Follow up to my last post. As mentioned previously, copays for prescriptions can be higher than you expected. Here is a short list of ways to reduce your copay and save money.
When brand medications are filled at pharmacies, often times they will not be preferred with your prescription plan. Your copay will be higher in this case. The good news is that a lot of manufacturers now offer coupon cards. If you have good insurance that actually covers the medication, these coupons will drop your copay down ever more so. The result is copay that is reasonable compared to what the drug price actually is.
Be sure to do an internet search for “‘Drug name’ coupon.”
Prescription Discount Cards:
These days you can find discount cards for prescriptions all over the internet. Pharmacies will sometimes have discount programs of their own. AAA offers discounts for their members as well. One company even has TV advertisements.
If you have insurance and go to fill a prescription that has a high copay, check the price with some coupons. There are times the resulting price may be lower with the coupon than your prescription plan. If you are a cash paying customer, then you definitely want to look into picking up a discount card. If you need assistance with this, ask the pharmacy staff to help you find one. Click the image to view some discount cards.
Request a Tiering Exception:
If you fill a prescription that is on a higher tier with your insurance, your copay most likely will be high. Check with the pharmacy staff or call your insurance to find out the details. If indeed it is because of the high tier, you can request a tiering exception. This involves you and your physician to fill out paperwork. If approved, your medication will be dropped into a lower tier and your copay will be less. If denied, you can still appeal this decision. Contact your insurance for the specifics on tiering exceptions.
Medicare and Medicaid customers can look here for more info:
Change the Medication:
Doctors often will prescribe the newer, more costly medication. Unfortunately this often is not the most cost effective way for you. If you are OK having the doctor give you an alternative, call or have the pharmacy staff call your doctor for a change. Your insurance may even offer alternatives that are covered or preferred. Just because a drug may be older, it does not mean it is not as effective. Most of the time it is cheaper anyhow!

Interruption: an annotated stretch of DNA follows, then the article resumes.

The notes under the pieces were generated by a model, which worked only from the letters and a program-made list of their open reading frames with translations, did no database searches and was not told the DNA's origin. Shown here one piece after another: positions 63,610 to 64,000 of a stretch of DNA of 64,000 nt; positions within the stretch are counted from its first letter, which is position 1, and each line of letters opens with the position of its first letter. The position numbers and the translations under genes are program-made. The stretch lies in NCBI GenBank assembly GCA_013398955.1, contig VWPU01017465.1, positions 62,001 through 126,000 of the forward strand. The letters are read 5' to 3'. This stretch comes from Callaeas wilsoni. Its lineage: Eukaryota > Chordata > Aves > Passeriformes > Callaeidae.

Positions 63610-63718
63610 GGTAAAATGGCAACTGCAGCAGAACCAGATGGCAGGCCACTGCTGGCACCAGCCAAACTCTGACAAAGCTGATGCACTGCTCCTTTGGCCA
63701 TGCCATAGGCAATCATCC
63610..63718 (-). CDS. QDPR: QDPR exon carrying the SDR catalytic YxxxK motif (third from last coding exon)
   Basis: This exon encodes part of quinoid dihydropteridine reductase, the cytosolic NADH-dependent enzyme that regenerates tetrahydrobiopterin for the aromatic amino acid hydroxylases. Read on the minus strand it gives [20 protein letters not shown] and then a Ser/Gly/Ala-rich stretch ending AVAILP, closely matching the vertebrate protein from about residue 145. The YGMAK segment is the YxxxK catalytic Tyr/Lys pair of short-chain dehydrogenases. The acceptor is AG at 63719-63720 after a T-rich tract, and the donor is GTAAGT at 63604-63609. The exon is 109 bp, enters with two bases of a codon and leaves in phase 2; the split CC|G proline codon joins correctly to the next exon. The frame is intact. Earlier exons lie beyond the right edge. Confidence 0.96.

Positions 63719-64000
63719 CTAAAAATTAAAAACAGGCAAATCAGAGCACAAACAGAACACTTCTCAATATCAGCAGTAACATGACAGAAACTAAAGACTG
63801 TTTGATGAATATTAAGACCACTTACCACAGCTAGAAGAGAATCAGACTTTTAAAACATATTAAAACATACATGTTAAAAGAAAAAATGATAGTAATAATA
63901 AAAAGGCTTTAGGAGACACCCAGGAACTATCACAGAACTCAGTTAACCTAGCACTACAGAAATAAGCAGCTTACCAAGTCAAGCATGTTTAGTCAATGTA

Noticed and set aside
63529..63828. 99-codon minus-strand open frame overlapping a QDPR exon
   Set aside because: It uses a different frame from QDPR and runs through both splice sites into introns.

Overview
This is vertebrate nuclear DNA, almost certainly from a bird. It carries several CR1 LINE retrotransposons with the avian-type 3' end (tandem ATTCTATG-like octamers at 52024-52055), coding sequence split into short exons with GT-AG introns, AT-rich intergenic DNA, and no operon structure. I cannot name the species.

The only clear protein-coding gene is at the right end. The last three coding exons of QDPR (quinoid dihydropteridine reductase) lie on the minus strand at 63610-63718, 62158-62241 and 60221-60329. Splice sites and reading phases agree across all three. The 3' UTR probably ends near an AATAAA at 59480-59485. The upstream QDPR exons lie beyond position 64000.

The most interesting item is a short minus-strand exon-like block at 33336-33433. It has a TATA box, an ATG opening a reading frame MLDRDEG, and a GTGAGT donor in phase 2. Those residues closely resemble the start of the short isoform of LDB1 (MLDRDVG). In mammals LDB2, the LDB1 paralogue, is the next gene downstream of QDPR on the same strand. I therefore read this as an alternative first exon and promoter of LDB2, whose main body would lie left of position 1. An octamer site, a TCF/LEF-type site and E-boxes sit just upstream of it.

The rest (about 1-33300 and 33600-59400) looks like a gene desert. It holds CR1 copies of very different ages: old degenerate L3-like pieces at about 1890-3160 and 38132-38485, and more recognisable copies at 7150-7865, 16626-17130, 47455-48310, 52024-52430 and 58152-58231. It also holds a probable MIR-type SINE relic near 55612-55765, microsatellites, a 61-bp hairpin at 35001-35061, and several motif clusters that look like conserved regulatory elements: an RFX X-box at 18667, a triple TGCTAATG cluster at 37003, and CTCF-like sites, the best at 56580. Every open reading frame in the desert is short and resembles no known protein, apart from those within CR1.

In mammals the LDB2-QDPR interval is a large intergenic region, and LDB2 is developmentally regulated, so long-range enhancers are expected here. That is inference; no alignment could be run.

If you are a resident of NJ, you may be eligible to apply for PAAD. This stands for Pharmaceutical Assistance to the Aged and Disabled. There are a couple of requirement that must be met to be eligible. If eligible, your copay would be no more than $5 for most generics and $7 for most brands. Check the following link for more information.
As mentioned before, if you need assistance with any of this, ask your pharmacy staff. They are more than happy to save you money.
4 thoughts on “Reducing High Prescription Copays”
Thank you for this post and detailed information with links. I love helping my customers and attempting to assist them with cost, insurance questions and navigation with them to call their pharmacy benefit carriers to become informed for their own betterment.
Thank you for the feedback. Glad I could be of assistance. People like you and me are put in this situation where we have to be the ones to educate these poor customers about their insurance. It is unfortunate but very rewarding when we can assist!
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Appreciate the kind comments. I am not certain what you are referring to by RSS. I will see if there is something that can be done though. Thanks Again!